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Declarations of Love

It is a truth universally acknowledged that discussions about breaking up and finances, when you’re in love and buying a new house together, is about as unromantic as it gets. If you’re buying a property with your partner, and you’re not married or in a civil partnership, it is important to think about the long-term consequences and what you would want to happen, if the worst happened. It could save you a lot of heartache in the long run.


If you purchase a property in joint names, with both your names on the legal title to the property, there are different ways you can ‘hold’ the interests in the property. If you hold the property as what is known as ‘joint tenants’ it means that you both own the whole property together and not distinct shares in it. Holding the property this way means that if one of the co-owners were to die, the entire property would pass automatically to the surviving owner and not form a part of the estate of the co-owner who had died. This makes matters administratively easier, if you are both happy with that arrangement and wish for your co-owning partner to benefit from your interest in the property following your death.


If you want to leave your interest in the property to a third party, however, who is not a co-owner (for example children) then a joint tenancy is unlikely to be the best way of holding the property for you. In those circumstances, you should choose to hold the property as what is known as ‘tenants in common’. This provides each co-owner with a defined share in the property. If two co-owners purchase a property together as tenants in common, it is usually presumed that they each have an equal share in it, unless they have made a declaration of trust confirming differently.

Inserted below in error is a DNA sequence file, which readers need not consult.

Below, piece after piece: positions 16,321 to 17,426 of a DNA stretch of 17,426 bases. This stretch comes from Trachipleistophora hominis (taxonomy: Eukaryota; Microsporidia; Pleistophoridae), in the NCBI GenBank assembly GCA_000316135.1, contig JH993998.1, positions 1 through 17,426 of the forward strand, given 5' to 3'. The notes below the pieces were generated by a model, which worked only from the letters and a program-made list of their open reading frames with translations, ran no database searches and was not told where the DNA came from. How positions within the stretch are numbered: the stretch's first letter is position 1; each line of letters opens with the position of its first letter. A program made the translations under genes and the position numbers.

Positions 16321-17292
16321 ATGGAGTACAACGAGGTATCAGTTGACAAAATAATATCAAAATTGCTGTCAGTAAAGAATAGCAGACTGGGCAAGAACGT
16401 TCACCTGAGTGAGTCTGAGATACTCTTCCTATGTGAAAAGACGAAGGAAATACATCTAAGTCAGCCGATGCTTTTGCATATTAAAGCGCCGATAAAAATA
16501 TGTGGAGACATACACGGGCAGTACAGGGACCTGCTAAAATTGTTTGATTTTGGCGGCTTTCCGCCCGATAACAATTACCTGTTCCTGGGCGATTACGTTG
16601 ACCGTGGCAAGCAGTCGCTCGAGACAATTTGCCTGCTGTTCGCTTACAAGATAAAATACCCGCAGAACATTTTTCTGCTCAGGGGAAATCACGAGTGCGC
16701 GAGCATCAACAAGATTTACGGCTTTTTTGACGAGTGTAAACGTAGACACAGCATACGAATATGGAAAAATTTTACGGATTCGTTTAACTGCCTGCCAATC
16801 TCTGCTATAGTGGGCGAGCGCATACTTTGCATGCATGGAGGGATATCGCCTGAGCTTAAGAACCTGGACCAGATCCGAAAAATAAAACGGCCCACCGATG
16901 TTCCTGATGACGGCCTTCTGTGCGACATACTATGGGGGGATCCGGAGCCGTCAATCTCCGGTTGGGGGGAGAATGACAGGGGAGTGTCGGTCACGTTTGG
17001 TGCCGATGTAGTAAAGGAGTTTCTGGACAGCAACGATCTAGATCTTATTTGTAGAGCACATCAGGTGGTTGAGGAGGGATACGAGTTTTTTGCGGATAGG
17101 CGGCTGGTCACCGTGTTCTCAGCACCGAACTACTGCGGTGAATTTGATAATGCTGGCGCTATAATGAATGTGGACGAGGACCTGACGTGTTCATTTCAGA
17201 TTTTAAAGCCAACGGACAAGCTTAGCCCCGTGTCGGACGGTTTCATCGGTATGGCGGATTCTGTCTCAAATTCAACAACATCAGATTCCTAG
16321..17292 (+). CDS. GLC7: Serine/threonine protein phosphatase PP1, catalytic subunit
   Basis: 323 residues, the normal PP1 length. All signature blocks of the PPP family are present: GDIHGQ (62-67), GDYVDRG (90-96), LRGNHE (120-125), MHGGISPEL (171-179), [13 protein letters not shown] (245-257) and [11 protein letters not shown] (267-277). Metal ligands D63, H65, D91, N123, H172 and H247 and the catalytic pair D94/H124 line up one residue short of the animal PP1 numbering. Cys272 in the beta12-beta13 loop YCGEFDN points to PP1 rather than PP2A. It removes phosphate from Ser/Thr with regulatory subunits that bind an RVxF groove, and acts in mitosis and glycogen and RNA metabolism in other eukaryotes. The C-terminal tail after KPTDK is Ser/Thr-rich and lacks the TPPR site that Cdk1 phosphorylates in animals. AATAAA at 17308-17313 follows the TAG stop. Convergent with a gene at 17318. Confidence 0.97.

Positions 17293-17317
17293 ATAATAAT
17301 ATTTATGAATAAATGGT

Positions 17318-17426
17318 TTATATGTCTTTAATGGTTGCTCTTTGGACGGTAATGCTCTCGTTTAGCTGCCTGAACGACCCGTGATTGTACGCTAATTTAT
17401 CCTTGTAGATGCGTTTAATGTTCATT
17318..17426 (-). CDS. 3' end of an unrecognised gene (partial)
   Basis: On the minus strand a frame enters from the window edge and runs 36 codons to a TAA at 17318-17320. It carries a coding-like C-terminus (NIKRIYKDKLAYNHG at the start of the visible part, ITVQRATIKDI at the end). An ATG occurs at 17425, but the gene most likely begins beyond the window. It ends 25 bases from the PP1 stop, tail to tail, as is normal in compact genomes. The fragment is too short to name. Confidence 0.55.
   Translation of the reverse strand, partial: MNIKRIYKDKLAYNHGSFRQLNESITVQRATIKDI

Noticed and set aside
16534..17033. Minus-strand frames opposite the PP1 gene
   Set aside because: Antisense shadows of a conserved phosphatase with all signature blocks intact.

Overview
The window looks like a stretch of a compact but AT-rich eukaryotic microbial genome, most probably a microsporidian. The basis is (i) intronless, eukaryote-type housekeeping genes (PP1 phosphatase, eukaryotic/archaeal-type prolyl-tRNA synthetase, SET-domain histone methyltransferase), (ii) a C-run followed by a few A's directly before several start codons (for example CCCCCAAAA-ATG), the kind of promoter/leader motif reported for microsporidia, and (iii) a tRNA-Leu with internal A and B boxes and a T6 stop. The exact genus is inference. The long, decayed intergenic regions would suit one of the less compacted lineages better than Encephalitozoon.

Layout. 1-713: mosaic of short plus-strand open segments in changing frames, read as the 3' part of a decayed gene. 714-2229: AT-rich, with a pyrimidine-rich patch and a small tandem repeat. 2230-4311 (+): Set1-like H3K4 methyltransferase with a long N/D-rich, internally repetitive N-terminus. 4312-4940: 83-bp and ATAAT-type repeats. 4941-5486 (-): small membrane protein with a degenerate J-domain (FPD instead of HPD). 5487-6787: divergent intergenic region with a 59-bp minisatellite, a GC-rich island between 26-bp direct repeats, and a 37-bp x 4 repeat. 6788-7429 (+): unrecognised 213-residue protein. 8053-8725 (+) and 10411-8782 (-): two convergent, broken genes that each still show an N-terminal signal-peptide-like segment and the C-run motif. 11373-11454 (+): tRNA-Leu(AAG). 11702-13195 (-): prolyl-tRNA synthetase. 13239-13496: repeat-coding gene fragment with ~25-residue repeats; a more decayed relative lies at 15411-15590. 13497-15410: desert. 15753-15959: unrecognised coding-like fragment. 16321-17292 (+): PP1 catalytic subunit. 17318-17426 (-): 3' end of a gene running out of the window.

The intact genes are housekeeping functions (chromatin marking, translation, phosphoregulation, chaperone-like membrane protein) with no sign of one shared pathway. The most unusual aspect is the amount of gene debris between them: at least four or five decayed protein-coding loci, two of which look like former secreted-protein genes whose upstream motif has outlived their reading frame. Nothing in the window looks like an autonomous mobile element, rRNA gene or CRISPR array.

Declarations of trust are documents which record an agreement between co-owners as to what interests they will have in the property. If, for example, you have each contributed different sums of money to the purchase or are intending to pay different amounts towards any joint mortgage, you can record that in a declaration of trust which can set out that you have agreed between you that, if you separate and the property needs to be sold, you will each receive the amounts set out in the declaration of trust (which usually correspond with your contributions to it). This can avoid costly and time-consuming disputes about who is to receive what following a breakdown of a relationship when tensions are running high, and both parties need funds to rehouse themselves.


If you are either contemplating purchasing a property with someone and would like some advice with regards to the creation of a declaration of trust to protect your interests, or you have already purchased a property without a declaration of trust in place and would like some advice on your legal position, then please contact, or call 01825762281 and we would be happy to help.


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